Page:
I think the old contents of HTML5, or even the content of the now  
abandoned Web Addresses spec, would be a good starting point. However,  
I believe that both Web Addresses and the old spec have bugs. New  
testing would be advisable to confirm some of the details and check  
edge cases.


>
>> The algorithm needs to be defined in such a way that it can be
>> referenced unambiguously by name. For example, text such as the
>> following could be used to introduce this algorithm:
>>
>>    When a specification says that a user agent is to *parse an
>>    address*, given a string INPUT, it must run the following steps,
>>    which return a failure/success condition and a set of components:
>>
>>     ...
>>
>> This gives a completely unambiguous and clear way to invoke the
>> algorithm described in the spec, along with RFC2119-level clarity
>> regarding what such invokations imply for the user agent.
>> = 
>> = 
>> = 
>> =====================================================================
>>
>> Issue 2:
>> = 
>> = 
>> = 
>> =====================================================================
>> Update the IRI specification to define an algorithm with the  
>> following
>> characteristics:
>
> Again to clarify here, if I understand correctly, the HTML5 spec  
> needs such an algorithm to resolve relative references with respect  
> to a base URI (my wild guess is that B is the base, and A is the  
> relative URI below, can you confirm)?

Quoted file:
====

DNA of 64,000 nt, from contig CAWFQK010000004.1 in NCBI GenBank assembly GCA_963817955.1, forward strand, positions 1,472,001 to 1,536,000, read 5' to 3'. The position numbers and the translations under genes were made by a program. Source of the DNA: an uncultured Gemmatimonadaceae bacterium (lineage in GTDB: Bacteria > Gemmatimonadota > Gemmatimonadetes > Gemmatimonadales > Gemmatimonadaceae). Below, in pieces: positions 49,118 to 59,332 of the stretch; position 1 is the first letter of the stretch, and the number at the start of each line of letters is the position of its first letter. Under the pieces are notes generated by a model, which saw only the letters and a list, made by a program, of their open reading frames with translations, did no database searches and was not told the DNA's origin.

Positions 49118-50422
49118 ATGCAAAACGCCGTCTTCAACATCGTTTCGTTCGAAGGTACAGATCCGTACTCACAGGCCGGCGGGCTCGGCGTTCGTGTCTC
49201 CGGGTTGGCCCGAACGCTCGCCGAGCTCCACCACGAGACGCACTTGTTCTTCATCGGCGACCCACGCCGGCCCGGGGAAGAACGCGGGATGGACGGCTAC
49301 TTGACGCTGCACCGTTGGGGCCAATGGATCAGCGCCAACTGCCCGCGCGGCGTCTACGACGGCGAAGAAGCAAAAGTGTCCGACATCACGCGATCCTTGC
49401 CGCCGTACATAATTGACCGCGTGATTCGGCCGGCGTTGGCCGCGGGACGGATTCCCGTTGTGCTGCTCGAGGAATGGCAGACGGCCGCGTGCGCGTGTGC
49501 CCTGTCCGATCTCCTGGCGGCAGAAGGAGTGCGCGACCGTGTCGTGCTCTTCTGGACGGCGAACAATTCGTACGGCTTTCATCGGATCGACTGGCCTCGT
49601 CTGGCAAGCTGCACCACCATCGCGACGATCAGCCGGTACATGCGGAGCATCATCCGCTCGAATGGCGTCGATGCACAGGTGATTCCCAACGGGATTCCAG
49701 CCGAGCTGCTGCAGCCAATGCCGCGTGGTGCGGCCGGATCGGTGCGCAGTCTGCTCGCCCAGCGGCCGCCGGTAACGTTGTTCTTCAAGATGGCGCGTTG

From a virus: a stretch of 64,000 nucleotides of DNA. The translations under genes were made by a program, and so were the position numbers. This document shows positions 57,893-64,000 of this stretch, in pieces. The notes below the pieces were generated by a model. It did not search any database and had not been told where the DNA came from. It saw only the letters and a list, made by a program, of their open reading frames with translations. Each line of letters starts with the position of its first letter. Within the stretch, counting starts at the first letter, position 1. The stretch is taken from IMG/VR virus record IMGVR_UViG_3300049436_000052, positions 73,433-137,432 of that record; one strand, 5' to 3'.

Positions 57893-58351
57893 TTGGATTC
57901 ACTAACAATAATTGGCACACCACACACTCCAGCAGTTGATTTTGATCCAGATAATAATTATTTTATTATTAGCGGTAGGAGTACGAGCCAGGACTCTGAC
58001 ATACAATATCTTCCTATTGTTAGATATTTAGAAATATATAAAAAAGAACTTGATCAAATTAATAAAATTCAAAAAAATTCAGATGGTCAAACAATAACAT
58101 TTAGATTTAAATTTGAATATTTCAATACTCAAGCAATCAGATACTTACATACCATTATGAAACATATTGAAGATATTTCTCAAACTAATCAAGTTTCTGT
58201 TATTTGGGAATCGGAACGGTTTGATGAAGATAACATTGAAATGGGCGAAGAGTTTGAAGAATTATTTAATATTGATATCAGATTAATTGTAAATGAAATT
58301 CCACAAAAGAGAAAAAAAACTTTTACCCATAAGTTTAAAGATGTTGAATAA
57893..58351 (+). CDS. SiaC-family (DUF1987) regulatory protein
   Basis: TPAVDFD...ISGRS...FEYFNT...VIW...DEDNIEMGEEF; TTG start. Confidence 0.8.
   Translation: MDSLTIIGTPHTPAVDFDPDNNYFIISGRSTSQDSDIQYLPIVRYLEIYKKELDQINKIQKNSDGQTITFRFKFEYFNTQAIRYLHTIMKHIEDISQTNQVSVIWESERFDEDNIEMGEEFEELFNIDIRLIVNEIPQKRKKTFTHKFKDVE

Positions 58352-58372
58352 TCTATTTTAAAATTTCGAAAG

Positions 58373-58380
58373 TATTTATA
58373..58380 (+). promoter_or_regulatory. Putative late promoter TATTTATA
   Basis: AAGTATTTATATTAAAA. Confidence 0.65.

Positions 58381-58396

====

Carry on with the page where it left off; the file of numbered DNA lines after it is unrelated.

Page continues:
Specifically, String A is a possibly-relative URI (really a possibly- 
relative IRI reference with lenient Web Address processing), and  
String B is an absolute URI that is the base. String A is resolved  
against String B as a base, though if String A happens to be absolute,  
then A itself will be returned.


>
> Regards,    Martin.
>
>
>>   Input:
>>     * a string A
>>     * a string B, which was previously output from this algorithm
>>     * a character encoding
>>
>>   Output:
>>     * a boolean representing whether the algorithm succeeded or  
>> failed
>>     * if the algorithm succeeded, a string
>>
>> This algorithm must be such that it can be used where HTML5 says "the
>> result of applying the resolve an address algorithm defined by the  
>> IRI
>> specification to resolve url relative to base using encoding  
>> encoding"
>> in a manner that user agents including major browser vendors will be
>> willing to implement the algorithm as written.
>>
>> Exactly what this algorithm must do is a matter that will need  
>> careful
>> research, reverse-engineering existing UAs.
>>
>> The algorithm needs to be defined in such a way that it can be
>> referenced unambiguously by name. For example, text such as the
>> following could be used to introduce this algorithm:
>>
>>    When a specification says that a user agent is to *resolve an
>>    address", given a string INPUT, a second string BASE, and a
>>    character encoding ENCODING, it must run the following steps,  
>> which
>>    return a failure/success condition and a string:
>>
>>     ..."
>>
>> This gives a completely unambiguous and clear way to invoke the
>> algorithm described in the spec, along with RFC2119-level clarity
>> regarding what such invokations imply for the user agent.
>> = 
>> = 
>> = 
>> =====================================================================
>
>
> Regards,    Martin.
>
> -- 
> #-# Martin J. Dürst, Professor, Aoyama Gakuin University
> #-# http://www.sw.it.aoyama.ac.jp   mailto:duerst@it.aoyama.ac.jp
>
Received on Friday, 9 April 2010 08:13:51 GMT